Both organizations--especially the World Bank--have come a long way since Madrid. They're more open, more environmentally conscious, and more attuned to the impact of their policies on the poor. Activists say the biggest obstacle to a plan to forgive tens of billions of dollars in Third World debt is not the IMF or World Bank, but Congress, which hasn't allocated enough money to cover the U.S. share.
In Seattle, Wolfensohn and former IMF chief Michel Camdessus urged rich nations in the WTO to do away with their quotas and duties on imports from developing countries. Bank bureaucrats had hoped to put that item on the agenda for the spring meetings. But they had to back off after U.S. trade officials balked, worried that it would divert attention from efforts to get Congress to approve less far-reaching trade concessions for African and Caribbean nations.
For the radicals, though, the changes being made by the IMF and World Bank are window dressing. As far as these business-bashers are concerned, the two agencies are pawns of multinationals and should be done away with. ''You don't polish the chains of slavery,'' says Kevin Danaher, director of public education at Global Exchange, a human rights group in San Francisco. ''You break them.''
Danaher, a longtime activist, is leading an international drive to boycott World Bank bonds. He wants unions, universities, and municipalities to stop using pension-fund money to buy the bonds that provide a critical source of finance for the Bank's activities. While a disinvestment strategy worked against South Africa's apartheid regime, it's less likely to succeed against the faceless multilateral agency.
CAJOLING. The IMF isn't escaping the protesters' wrath either. Back in Madrid, it got a pass for the most part, less visible as a secretive financial adviser telling developing nations how to run their economies under its loan programs. But no longer. The Asia crisis threw a spotlight on the Fund's inner workings. Led by former World Bank Chief Economist Joseph E. Stiglitz, critics charge that the IMF aggravated the currency crisis by cajoling Asian nations into tightening their budgets and jacking up interest rates to prop up their currencies and pay off creditors.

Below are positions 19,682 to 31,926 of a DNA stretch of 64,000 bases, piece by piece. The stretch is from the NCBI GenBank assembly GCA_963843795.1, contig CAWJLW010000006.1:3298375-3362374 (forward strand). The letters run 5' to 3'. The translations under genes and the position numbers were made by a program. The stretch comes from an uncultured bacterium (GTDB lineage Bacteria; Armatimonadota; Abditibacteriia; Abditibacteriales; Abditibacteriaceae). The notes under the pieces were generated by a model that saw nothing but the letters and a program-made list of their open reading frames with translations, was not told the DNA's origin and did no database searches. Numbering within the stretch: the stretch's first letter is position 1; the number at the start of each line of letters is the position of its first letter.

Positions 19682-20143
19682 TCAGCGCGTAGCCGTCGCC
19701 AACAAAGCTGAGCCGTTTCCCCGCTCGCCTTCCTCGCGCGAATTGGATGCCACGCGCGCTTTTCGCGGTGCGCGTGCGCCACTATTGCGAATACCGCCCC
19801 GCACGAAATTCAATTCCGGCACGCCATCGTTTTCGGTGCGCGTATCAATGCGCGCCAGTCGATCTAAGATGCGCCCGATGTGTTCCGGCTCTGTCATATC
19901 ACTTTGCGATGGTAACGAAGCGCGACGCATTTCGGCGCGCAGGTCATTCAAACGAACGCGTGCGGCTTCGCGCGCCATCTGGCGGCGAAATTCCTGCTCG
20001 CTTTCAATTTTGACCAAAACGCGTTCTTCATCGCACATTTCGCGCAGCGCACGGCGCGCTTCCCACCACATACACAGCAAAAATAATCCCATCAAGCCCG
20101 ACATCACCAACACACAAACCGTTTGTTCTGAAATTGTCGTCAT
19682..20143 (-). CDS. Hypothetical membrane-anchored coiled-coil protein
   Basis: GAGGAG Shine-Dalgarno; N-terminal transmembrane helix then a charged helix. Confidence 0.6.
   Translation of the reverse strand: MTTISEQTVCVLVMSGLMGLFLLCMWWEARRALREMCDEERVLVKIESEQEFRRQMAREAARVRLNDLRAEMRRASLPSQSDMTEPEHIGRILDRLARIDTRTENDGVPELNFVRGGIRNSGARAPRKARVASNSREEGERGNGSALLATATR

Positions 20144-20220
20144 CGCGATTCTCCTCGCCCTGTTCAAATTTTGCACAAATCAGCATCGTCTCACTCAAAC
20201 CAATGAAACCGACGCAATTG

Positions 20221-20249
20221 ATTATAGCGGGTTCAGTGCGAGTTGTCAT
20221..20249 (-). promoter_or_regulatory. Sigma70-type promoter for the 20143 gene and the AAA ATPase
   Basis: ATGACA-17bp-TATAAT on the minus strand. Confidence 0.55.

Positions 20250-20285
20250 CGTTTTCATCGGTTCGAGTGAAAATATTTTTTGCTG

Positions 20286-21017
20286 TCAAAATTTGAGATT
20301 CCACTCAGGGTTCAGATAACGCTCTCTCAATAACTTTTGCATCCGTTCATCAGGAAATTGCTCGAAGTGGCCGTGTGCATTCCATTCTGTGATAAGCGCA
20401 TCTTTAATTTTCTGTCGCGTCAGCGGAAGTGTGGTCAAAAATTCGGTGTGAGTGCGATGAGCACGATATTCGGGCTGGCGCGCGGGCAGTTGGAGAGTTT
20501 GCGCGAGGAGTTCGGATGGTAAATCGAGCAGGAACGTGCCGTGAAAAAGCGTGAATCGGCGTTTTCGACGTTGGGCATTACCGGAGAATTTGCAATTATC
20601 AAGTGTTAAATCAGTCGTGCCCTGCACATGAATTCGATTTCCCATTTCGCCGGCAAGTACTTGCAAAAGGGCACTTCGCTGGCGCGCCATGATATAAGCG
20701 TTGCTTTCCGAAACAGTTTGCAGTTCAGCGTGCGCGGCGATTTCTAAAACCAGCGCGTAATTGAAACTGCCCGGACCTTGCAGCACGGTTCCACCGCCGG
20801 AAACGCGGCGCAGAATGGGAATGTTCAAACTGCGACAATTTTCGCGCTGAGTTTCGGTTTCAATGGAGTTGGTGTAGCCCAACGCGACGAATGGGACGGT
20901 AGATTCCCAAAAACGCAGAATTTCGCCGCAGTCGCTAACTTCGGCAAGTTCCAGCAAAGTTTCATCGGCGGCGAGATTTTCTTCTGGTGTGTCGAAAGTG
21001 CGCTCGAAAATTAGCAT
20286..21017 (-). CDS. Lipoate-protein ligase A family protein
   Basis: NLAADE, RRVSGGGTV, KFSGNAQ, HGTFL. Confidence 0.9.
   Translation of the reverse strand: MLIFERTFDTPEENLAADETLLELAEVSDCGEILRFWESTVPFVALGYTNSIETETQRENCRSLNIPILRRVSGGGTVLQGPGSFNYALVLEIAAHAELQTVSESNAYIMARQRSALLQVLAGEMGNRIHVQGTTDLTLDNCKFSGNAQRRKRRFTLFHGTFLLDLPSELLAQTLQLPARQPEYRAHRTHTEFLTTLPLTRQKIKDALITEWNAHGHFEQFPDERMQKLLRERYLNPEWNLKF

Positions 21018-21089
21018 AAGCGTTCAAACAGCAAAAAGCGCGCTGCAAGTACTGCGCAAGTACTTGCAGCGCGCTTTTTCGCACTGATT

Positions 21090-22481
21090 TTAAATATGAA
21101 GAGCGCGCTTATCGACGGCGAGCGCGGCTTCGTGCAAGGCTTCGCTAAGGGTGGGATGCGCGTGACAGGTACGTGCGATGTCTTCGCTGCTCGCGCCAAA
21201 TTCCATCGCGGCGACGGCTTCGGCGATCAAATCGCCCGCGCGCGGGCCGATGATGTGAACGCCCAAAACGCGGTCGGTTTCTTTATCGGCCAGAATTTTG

That only served to make Asia's woes worse, critics allege. ''[The IMF] bungled the crisis,'' says Stiglitz. ''Their policies benefited the creditors rather than the people in Thailand.'' IMF officials admit they overdid it in calling for budget cuts but say they reversed course when they saw the crisis was worsening. They also defend the high interest rates as necessary to prevent a free fall in Asian currencies.
The fallout from the crisis--a flood of imports into the U.S. from reeling Asian nations--has helped to draw the unions into the fray. The IMF's policy is bad for U.S. workers because it forces crisis-hit countries to shrink their domestic economies and rely for growth on exports to the U.S., says David A. Smith, the AFL-CIO's director of public policy. ''We do need an IMF, but we don't need this one,'' he says.
Faced with mounting attacks from all sides, the IMF and World Bank are scrambling to assuage critics. On Apr. 10, the IMF set up an independent review board to evaluate its policies. The World Bank is pushing an initiative to combat the global scourge of AIDS. And both are working on a new strategy for fighting global poverty. But in the end, more radical reforms may be needed to get the demonstrators off the streets and the politicians off the two agencies' backs.
By Rich Miller in Washington